Judge Ellis compiles prisoners ‘check list’

National, Normal


JUDGE Graham Ellis held an inquiry at the Waigani Court House yesterday to ask Correctional Services Minister Tony Aimo and CS Commissioner Richard Sikani what has been done to address the deteriorating condition of Baisu jail in Western Highlands which had resulted in the death of six inmates early this month.
He had summoned them to appear before him to explain why the jails he had visited were well below the accepted minimum standard of human living.
Ellis said he was now compiling a checklist of conditions at jails he, or his fellow judges, had or would be visiting to determine whether they met the minimum required international standard in the prisons which were also in line with human rights standards set in the constitution.
This checklist provides for what is needed in the jail facilities.
“So a visiting judge with the checklist in hand can go through it when visiting a prison, and see if the prisons are meeting the minimum standards,” he said.
“The normal practice when I’m on a circuit visit is to inspect the jails, so that when I sentence a prisoner, I know of the condition of the prison he is sent to.
“I visited Mukurumanda jail (Enga), prison officers were there but there were no prisoners. Where were the prisoners?” he asked Sikani, who replied that they, mostly remandees, were sent to Baisu jail in the Western Highlands.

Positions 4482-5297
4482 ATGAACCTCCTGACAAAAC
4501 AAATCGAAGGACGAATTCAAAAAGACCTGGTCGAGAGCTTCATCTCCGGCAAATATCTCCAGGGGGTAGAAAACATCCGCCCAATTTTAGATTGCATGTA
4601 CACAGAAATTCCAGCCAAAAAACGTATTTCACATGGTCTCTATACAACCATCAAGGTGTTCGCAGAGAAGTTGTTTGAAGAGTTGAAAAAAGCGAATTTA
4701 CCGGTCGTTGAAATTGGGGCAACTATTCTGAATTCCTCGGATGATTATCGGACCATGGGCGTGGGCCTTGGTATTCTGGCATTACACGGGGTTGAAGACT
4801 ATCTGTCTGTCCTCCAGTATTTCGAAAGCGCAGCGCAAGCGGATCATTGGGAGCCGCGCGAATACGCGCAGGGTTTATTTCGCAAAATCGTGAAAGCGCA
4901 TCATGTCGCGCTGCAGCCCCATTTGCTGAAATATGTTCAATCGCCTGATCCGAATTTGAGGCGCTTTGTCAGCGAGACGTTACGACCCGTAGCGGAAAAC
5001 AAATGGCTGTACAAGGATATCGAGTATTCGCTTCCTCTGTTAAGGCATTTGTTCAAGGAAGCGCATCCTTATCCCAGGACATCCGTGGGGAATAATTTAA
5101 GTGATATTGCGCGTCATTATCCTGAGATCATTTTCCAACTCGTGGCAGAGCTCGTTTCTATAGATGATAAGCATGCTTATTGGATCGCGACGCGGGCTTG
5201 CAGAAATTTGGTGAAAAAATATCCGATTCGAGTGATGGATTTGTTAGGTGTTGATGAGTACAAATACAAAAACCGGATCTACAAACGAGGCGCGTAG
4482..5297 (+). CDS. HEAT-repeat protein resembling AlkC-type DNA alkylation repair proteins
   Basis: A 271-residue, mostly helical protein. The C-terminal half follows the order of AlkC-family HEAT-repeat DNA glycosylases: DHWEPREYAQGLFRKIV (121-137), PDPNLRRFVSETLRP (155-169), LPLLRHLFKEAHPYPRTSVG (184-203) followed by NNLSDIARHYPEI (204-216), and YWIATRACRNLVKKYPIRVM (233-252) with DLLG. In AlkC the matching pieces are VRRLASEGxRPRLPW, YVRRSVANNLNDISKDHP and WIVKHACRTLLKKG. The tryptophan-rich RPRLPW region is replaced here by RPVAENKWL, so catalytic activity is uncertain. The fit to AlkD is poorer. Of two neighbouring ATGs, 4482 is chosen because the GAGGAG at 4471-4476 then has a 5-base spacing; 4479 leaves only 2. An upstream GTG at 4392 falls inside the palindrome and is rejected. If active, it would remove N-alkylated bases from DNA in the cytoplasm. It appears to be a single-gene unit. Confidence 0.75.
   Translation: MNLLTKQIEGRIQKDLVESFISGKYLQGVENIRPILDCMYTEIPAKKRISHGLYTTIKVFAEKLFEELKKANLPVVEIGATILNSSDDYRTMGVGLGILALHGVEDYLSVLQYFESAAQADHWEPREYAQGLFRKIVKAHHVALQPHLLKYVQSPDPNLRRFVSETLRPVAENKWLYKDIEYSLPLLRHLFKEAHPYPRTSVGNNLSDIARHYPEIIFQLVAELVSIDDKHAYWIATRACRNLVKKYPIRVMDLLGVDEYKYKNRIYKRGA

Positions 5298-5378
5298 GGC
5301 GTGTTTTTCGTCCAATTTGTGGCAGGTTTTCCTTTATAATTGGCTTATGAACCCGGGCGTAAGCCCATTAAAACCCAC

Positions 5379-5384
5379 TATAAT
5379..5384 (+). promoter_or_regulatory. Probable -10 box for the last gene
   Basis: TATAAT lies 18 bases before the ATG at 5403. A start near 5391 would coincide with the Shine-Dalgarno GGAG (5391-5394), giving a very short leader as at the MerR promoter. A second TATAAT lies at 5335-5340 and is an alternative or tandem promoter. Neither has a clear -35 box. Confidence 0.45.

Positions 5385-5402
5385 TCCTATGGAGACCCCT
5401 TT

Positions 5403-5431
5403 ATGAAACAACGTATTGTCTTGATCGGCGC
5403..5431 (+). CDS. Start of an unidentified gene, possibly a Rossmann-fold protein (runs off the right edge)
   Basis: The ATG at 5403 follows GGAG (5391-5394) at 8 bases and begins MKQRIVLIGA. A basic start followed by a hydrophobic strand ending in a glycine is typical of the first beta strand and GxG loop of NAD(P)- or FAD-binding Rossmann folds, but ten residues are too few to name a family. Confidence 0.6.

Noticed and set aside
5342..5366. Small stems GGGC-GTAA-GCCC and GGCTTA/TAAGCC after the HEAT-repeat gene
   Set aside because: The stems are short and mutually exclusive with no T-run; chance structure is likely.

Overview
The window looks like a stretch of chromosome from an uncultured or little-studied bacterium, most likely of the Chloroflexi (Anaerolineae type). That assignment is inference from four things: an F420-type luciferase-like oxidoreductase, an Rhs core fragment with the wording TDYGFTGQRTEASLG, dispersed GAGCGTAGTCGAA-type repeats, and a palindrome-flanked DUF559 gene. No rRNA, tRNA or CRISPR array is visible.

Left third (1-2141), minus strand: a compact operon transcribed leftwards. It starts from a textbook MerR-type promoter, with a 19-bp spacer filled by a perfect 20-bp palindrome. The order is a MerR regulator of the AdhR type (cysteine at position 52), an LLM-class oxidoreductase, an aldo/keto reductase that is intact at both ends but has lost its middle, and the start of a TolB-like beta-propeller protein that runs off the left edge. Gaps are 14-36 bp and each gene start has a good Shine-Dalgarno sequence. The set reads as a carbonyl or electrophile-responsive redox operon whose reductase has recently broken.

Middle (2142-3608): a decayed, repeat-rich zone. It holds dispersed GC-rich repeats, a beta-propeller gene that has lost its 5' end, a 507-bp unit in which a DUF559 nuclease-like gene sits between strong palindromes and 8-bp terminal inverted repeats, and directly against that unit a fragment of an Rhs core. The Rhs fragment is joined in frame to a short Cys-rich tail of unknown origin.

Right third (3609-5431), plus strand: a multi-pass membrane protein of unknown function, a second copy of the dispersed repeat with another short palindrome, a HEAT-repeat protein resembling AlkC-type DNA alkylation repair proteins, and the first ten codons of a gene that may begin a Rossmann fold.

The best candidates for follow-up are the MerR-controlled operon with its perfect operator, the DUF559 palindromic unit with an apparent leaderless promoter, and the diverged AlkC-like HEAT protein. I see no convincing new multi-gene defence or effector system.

Ellis, who was based in Enga’s provincial capital of Wabag, told Aimo and Sikani that when he visited Baisu on one occasion there was one toilet for 83 people.
“Ten months later, people are dying in Baisu.
“These were remandees from Mukurumanda jail because of the work done on the facility there,” Sikani told the judge.
Question: Were the Health authorities aware of the conditions at Baisu?
Answer: Part of the problem is there is not enough water supplied because of illegal connections but these have been removed by the PNG Waterboard.
Sikani told the inquiry that there were about 700 prisoners at Baisu of which, the judge noted, at least 389 were from Enga.
Ellis said: “I want to make it clear that this is not an investigation for those deaths, that is for the coroners but in becoming a national court judge, I took an oath to uphold the constitution.
“I do not have the option of sitting back and doing nothing as the Constitution casts on me, as a judge, the duty to protect the human rights of the people of Papua New Guinea, including its prisoners.
“I can understand people have difficulty with provisions of the constitution, example section 37. What does that mean on the ground, to the prisoners?
“If I were to prepare the checklist to be made available to judges who visit prisons, they can check whether women are kept separate from men, the juveniles separate from convicted prisoners.  
“These provisions are translated into checklists for the humane treatment of prisoners.   
“The words are given some practical effects,” Ellis said, adding that when the prisons meet human rights standards, it prevented the problem of people bringing claim for damages against the state.